About Jesus - Steve Sweetman
Fall From Greatness
It was December, 1917,
when he led his troops into
Edmund Allenby's mother
was raised in an environment influenced by what history calls the Great
Awakening that swept across England
during the 1700's. This
movement was in stark contrast to the stale, lifeless, tradition laced,
remnant of Reformation theology. One
of the movement's leading Bible teachers was John Wesley (1703 - 1791).
Like Allenby's mother, I was raised in an Evangelical setting
that esteemed Wesley as its hero, and I suggest, for good reason.
Wesley, and others like
him, influenced English society on several fronts, not the least of
which was the issue of slavery. In
1772, Lord Mansfield, in the Somersett Case judged slavery to be
unsupported by English law. In
1808 parliament banned the trading of slaves.
In 1833 it abolished slavery altogether.
Of course, abolition doesn't necessarily equate to freedom.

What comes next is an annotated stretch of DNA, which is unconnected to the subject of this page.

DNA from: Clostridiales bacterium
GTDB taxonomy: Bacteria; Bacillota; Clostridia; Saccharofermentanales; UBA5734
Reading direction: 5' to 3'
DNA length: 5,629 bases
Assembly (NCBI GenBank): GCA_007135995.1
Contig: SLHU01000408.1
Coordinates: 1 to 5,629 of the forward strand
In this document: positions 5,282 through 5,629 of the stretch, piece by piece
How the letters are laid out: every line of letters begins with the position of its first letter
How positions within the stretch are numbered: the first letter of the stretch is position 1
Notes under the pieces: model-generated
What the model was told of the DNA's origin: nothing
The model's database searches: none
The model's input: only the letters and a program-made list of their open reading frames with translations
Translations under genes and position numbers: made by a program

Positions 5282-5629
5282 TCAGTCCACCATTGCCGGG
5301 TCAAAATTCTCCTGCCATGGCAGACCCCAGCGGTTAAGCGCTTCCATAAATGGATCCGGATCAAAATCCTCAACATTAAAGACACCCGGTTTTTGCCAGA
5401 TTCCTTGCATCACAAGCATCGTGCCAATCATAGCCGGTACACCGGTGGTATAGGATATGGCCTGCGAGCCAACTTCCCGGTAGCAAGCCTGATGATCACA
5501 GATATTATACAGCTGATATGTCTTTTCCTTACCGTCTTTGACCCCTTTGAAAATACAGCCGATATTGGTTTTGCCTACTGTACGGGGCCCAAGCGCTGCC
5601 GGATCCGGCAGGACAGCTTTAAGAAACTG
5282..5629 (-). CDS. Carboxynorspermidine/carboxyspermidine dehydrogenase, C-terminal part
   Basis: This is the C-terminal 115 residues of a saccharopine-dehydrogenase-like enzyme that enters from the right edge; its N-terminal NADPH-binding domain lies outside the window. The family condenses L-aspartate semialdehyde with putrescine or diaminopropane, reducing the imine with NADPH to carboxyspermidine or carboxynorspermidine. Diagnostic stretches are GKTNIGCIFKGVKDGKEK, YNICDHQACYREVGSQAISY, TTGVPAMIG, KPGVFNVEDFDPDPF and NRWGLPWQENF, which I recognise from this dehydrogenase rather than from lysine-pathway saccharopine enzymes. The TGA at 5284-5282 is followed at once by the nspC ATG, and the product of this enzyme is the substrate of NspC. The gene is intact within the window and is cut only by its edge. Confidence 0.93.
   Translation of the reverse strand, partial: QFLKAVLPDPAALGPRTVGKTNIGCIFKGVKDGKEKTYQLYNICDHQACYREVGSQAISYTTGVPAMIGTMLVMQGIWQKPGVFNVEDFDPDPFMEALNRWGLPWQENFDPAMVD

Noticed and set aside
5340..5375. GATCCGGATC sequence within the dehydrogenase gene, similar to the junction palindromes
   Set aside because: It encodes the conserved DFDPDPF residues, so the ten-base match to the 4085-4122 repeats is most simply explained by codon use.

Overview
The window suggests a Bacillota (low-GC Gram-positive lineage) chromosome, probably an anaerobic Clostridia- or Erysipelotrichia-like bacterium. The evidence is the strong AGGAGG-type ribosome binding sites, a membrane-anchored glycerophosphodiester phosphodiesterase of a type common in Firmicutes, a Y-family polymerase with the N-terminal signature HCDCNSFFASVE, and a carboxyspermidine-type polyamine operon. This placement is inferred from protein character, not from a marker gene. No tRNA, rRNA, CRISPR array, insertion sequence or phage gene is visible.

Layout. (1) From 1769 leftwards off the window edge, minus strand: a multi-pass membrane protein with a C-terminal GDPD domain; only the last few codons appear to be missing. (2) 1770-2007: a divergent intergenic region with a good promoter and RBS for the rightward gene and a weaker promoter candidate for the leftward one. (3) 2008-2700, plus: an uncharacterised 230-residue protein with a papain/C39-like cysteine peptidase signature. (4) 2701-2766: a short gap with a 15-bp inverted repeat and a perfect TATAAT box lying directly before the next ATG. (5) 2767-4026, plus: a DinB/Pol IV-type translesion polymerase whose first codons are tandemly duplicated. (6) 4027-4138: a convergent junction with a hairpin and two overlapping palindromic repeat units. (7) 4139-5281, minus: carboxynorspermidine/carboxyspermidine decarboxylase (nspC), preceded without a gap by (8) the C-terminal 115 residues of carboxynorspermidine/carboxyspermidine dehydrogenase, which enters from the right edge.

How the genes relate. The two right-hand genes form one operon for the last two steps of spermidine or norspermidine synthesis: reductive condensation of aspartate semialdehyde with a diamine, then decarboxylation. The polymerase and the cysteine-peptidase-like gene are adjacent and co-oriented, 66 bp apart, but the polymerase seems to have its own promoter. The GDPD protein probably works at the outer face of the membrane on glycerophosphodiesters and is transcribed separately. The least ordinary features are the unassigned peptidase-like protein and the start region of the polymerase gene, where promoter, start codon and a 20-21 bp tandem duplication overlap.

The Great Awakening
produced an enthusiasm, dedication, and conviction, in its adherents
that had long since departed from Reformed and Lutheran denominations.
The movement also brought other Biblical issues to the cultural
table, such as Israel's place in prophetic history.
Some suggest that Irish
theologian John Darby (1800 - 1881) founded the dispensational approach
to Biblical interpretation that included the Futurist view of prophecy.
That's not true. A
hundred years before Darby, John Wesley interpreted the Bible in terms
of dispensations, taught the
Futurist view of prophecy, along with Israel's place in prophetic history.
By 1700 much of
Christendom rejected the idea that
As British troops marched
As Hitler was
The Balfour Declaration
adopted by the League of Nations defined the boundaries of the new
Jewish state that Britain
was responsible to facilitate. The
historical fact that is purposely and systematically ignored these days
is that England
failed to give the Jews their promised land.
gave 75% of the Jewish designated land to the Arabs.
The Great Awakening that
permeated English culture in the 1700's found its way to America
in the 1800's. It's called
the Second Great Awakening. With
Evangelical fervor, adherents to the movement spread their convictions
across America. A Biblical based support
became a vital component of
The effects of the Second
Great Awakening in